Creagan and others caution, however, that pets are not for everyone. Pets may not be a good idea for those with allergies, compromised immune systems or other chronic conditions. Of course, there might be a right pet for just about anyone -- for example, a fish, which also does not require intensive care. When uncertain, Creagan said, check with a physician first.
     In addition, the Humane Society of America also recommends that potential pet owners keep these considerations in mind:

  •  Cost. Pets' food, medical care and other needs can quickly add up. On average, dog owners spend about $450 a year to take care of their animal. Cat owners spend about $400. Those on limited or fixed incomes may be unable to afford such a companion animal.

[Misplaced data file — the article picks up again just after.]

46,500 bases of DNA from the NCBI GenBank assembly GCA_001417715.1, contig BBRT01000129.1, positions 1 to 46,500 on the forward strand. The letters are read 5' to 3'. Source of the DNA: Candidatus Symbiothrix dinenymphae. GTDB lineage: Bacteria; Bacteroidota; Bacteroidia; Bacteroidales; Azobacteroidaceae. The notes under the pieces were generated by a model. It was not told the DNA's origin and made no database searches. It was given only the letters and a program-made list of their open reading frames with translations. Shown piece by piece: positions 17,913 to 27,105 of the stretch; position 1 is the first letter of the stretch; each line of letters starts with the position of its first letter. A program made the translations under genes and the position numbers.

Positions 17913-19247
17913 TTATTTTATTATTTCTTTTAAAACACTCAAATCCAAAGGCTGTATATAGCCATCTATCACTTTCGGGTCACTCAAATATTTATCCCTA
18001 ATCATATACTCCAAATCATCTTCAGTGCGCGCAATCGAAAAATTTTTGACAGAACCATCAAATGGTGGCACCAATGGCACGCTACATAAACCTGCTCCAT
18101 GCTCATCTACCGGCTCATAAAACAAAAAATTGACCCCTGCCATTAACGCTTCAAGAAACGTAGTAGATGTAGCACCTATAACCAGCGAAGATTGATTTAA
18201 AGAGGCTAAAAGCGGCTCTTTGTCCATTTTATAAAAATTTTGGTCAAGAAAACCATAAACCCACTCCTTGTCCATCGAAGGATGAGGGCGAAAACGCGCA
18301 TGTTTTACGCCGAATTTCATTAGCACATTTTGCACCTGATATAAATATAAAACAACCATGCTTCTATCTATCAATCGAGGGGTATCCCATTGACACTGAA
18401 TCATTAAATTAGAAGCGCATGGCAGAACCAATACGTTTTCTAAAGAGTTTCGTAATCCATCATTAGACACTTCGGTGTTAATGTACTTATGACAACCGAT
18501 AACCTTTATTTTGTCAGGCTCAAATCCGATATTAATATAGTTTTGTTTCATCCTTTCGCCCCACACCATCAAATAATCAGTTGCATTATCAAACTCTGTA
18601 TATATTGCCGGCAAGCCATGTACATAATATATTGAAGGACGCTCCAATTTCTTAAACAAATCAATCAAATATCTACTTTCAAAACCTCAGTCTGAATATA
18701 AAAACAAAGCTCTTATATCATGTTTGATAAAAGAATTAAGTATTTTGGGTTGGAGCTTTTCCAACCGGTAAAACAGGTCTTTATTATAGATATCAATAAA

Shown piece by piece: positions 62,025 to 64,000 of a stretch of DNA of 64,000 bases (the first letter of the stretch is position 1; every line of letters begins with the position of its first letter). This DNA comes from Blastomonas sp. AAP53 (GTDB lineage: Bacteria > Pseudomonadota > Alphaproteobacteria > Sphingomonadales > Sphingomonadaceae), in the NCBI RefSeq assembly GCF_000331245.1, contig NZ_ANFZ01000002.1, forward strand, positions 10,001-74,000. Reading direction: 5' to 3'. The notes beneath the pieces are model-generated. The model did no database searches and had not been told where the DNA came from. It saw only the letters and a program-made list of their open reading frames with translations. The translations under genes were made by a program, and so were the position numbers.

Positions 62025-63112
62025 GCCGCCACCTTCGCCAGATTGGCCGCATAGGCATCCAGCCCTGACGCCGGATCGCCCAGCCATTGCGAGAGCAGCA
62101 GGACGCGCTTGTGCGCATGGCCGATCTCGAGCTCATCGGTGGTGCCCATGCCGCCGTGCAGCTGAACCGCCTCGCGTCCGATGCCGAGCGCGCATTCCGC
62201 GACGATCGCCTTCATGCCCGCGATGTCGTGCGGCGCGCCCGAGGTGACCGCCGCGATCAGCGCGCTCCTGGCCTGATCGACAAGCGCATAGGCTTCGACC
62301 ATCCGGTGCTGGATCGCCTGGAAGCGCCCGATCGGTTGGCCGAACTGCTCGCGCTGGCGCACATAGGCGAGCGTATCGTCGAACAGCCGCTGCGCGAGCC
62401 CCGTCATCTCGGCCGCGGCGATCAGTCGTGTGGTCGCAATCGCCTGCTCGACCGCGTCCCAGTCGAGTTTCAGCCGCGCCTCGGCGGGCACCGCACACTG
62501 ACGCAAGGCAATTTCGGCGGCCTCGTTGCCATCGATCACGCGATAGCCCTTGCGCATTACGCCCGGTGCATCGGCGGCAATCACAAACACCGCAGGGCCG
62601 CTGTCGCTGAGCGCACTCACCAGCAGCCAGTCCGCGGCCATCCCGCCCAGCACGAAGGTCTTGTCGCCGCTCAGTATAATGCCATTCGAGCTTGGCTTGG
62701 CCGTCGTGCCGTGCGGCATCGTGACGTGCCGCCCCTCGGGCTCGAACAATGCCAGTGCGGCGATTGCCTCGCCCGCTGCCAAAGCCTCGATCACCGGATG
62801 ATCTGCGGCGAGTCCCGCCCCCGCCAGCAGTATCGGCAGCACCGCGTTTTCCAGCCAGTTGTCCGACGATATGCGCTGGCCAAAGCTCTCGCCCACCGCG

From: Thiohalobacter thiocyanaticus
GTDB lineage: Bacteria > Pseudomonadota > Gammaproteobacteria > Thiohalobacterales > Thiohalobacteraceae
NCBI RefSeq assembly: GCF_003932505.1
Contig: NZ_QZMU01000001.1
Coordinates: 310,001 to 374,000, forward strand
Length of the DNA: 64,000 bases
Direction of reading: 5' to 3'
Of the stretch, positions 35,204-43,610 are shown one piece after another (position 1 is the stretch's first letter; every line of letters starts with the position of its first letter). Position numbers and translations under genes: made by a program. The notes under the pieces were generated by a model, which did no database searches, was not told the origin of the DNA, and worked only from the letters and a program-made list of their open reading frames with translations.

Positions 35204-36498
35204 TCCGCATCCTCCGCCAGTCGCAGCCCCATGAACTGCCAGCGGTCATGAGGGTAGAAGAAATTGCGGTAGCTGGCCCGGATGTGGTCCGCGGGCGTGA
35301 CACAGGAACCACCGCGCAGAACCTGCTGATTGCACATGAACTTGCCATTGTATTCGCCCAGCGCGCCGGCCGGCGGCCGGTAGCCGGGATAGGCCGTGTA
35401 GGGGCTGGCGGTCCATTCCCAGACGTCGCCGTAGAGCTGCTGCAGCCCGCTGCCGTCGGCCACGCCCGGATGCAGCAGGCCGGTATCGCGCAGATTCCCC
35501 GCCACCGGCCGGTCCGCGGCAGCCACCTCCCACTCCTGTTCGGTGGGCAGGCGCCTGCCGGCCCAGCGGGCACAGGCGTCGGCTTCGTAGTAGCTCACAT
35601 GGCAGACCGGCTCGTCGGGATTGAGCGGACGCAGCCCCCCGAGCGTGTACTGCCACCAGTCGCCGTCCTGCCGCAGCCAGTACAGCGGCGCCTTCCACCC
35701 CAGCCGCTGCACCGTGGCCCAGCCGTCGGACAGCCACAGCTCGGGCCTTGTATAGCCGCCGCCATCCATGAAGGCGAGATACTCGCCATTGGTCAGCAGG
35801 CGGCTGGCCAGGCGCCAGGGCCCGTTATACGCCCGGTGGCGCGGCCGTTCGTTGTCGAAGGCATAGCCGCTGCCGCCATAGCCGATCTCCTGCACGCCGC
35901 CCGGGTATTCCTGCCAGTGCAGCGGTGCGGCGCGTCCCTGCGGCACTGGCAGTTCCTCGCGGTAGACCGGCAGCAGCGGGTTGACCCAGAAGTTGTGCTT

•   Housing. Are pets allowed where you live? For homeowners, this may not be a problem. But it often is for renters.
  •   Lifestyle. It may be difficult for those who travel often, or spend winters elsewhere, to have a pet. Those with young children also may want to wait to get a pet.

  •      For most people, however, the benefits of pet ownership outweigh the disadvantages, according to Creagan. "I think it's one of the best things people can do to stay healthy and happy."

    -- Jill Burcum writes about consumer health issues and has a support network that includes Lassie the border collie and two cats, Fernley Beangrab and Purrpat. She can be reached at 612-673-7846.